Microsoft Shares Its AI Software to Combat Online Grooming by Sex Offenders
In this article, explore a new grooming detection technique that is trying to combat online grooming by sexual predators.
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This week, Microsoft shared a new grooming detection technique, code name “Project Artemis,” by which online predators attempting to lure children for sexual purposes can be detected, addressed, and reported. Microsoft has been leveraging the technique in programs in its Xbox platform for several years. It's been developed in collaboration with The Meet Group, Roblox, Kik, and Thorn and will be made freely available via Thorn to qualified online service companies that offer a chat function.
The development of this new technique began in November 2018 at a Microsoft “360 Cross-Industry Hackathon.” Building off the Microsoft patent, the grooming detection technique is applied to historical text-based chat conversations. It evaluates and “rates” conversation characteristics and assigns an overall probability rating. This rating can then be used as a determiner set by individual companies implementing the technique as to when a flagged conversation should be sent to human moderators for review.
Human moderators would then be capable of identifying imminent threats for a referral to law enforcement, as well as incidents of suspected child sexual exploitation to the National Center for Missing and Exploited Children (NCMEC). NCMEC, along with ECPAT International, INHOPE and the Internet Watch Foundation (IWF), provided valuable feedback throughout the collaborative process.
Microsoft has a long-standing commitment to child online protection. In a recent blog post, they shared:
"First and foremost, as a technology company, we have a responsibility to create software, devices and services that have safety features built-in from the outset. We leverage technology across our services to detect, disrupt and report illegal content, including child sexual exploitation. And we innovate and invest in tools, technology and partnerships to support the global fight needed to address online child sexual exploitation."
While child sex abusers continue to find ways to exploit children, tech tools like Microsoft’s PhotoDNA have revolutionized digital photography, helping to identify newly created material and help determine “where in the world” are these child victims.
You might also want to read: Microsoft’s Insights on AI
The Real Value of Data Science Is Evident in Thorn
Thorn is a technology nonprofit that builds software to fight trafficking and child exploitation. It's co-founded by Ashton Kutcher and Demi Moore. Their most successful software is Spotlight, which "takes investigative times down from three years to three weeks" and enables law enforcement officials to:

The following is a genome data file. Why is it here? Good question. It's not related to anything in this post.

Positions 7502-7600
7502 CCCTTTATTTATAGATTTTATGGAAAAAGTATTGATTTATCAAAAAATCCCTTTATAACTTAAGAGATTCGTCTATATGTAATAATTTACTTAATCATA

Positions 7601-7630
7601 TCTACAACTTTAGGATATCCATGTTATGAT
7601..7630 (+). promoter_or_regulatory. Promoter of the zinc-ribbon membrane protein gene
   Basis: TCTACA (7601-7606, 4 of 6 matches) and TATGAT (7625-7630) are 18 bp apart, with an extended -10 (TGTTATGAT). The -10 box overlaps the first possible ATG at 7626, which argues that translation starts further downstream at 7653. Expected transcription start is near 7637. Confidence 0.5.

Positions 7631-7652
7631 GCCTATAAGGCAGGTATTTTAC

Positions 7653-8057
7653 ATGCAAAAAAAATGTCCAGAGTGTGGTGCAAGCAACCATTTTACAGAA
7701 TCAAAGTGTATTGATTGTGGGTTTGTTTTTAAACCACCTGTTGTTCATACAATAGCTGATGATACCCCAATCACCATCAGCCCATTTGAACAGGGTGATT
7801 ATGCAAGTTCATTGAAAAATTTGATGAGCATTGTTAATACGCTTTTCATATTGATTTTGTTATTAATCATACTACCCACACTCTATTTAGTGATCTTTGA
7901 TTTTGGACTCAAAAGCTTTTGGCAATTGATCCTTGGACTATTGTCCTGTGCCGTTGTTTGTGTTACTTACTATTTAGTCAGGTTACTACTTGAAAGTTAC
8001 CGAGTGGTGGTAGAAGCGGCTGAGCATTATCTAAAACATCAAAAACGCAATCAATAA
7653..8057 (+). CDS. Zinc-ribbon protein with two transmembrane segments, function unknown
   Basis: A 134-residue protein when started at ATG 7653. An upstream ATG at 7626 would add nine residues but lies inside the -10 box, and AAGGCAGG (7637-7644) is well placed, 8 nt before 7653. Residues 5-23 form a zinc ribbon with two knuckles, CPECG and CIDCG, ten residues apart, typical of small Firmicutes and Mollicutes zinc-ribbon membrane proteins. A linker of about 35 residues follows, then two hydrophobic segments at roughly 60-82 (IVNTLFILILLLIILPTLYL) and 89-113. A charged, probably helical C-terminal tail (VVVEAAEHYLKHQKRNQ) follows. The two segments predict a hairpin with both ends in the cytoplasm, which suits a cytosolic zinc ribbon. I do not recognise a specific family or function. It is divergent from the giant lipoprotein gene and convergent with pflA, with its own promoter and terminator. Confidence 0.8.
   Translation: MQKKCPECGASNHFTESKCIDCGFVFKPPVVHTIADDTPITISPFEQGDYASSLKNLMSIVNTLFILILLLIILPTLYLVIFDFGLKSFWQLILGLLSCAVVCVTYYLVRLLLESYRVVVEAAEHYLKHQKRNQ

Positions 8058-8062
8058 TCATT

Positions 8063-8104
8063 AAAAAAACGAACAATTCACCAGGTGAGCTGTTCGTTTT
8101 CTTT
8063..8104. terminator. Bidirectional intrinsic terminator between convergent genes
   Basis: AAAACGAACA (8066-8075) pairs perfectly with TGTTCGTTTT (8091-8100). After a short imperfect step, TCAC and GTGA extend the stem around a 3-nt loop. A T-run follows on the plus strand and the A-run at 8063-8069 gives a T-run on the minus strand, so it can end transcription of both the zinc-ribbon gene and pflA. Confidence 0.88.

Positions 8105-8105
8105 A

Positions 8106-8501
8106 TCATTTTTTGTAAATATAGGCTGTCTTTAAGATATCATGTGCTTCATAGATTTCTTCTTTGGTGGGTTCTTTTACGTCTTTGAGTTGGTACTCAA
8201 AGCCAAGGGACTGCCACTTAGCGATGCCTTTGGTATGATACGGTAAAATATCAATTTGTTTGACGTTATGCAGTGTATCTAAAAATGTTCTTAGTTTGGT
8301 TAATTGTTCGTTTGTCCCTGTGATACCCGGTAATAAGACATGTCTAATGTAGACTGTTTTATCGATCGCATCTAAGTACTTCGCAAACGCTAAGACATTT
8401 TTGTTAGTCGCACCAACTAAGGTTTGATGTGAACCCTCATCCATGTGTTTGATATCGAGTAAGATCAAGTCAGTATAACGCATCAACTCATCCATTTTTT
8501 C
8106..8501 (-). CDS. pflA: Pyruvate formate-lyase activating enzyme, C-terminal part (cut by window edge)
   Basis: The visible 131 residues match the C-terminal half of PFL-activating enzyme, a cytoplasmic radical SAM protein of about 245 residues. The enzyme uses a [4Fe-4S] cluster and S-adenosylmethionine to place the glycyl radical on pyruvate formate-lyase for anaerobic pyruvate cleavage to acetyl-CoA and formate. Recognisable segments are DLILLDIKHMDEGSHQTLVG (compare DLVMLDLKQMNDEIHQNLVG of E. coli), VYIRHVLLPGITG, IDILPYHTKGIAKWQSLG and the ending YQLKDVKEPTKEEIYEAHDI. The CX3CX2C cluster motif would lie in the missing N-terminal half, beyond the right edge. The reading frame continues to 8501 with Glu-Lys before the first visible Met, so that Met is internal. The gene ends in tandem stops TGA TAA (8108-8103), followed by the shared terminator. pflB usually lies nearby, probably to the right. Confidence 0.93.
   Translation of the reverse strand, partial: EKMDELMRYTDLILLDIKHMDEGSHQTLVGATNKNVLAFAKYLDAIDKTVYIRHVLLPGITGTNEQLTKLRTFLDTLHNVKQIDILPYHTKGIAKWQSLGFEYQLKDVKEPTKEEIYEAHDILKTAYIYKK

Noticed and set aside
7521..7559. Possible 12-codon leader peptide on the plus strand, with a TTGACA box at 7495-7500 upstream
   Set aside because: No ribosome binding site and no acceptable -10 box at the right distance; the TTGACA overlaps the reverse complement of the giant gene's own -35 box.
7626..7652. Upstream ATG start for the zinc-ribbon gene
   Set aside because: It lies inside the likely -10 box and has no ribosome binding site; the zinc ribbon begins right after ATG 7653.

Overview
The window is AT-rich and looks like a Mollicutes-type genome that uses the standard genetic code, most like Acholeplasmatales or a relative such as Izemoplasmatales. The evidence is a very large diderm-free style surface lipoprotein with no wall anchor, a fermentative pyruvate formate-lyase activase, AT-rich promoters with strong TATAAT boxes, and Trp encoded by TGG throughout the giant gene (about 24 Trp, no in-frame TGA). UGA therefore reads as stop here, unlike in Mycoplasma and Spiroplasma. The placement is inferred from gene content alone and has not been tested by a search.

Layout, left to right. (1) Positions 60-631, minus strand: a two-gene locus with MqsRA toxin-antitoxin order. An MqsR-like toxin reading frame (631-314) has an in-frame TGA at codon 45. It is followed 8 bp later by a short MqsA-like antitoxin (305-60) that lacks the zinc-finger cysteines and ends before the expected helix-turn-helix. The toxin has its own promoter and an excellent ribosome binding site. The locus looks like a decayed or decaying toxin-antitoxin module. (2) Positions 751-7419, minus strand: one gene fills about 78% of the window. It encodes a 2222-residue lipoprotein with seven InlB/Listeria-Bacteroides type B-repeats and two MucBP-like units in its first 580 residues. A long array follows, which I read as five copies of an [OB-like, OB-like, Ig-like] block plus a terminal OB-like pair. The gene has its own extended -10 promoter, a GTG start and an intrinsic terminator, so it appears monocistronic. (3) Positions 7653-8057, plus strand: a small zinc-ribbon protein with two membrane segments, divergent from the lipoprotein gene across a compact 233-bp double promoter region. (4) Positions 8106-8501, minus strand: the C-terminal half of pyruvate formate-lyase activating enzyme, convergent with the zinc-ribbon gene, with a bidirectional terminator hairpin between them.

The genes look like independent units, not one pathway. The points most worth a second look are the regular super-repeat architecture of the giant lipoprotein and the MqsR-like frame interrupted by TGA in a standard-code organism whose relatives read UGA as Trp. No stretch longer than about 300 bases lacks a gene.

- Gather insights from millions of data points to identify and locate those most at risk.
- Reallocate time spent investigating to recovering victims.
- Reduce the risk of following misleading information.
While the mechanics of the software are under wraps (presumably to be safe from the dark web), since launching, it's been used by over 10,000 investigators since launching to:
- Identify 10 juvenile victims a day
- Support 62K Human Trafficking Cases
- Over 16K trafficker identified
- Reduce investigation time by 67%
Runaway Train Meets Digital Billboards and Location Intelligence
Those of you in the Generation X age group may remember the song Runaway Train by American grunge band Soul Asylum:
The song dealt with depression, and the film clip interspersed the band singing with the photos and names of real missing children along with the date on which they each disappeared.
The song was a huge hit globally, not only reasoning with people musically but actually helping to find missing children. Three original versions of the video were screened in the US resulting in 21 missing children of 36 shown being located since the video aired. (The children would be updated in subsequent clips to show others missing). It didn't all end in happiness— The UK version of the video featured two girls whose remains were found 16 years later, with Peter Tobin convicted of both murders. The Australian version included missing backpackers. Several of them turned out to be victims of Ivan Milat, whose bodies were discovered in Belanglo State Forest, New South Wales Australia.
It was relaunched last year and repackaged to include a new cover (arguably not as good as the original), a website, and digital billboards, creating a powerful multi-platform tool to find missing children and one the largest digital out-of-home advertising campaigns in American history. The website and billboards involve a world-first use of geolocation technology using geo-targeted feeds to display images of local children from the National Center for Missing and Exploited Children (NCMEC) online in the video and on digital billboards and transit screens. If the video is shared on social media, local missing children are featured automatically.
It's easy to blame tech for societal ills. The underlying social problems have always been there, but now they've expanded exponentially. But sometimes tech fights back.
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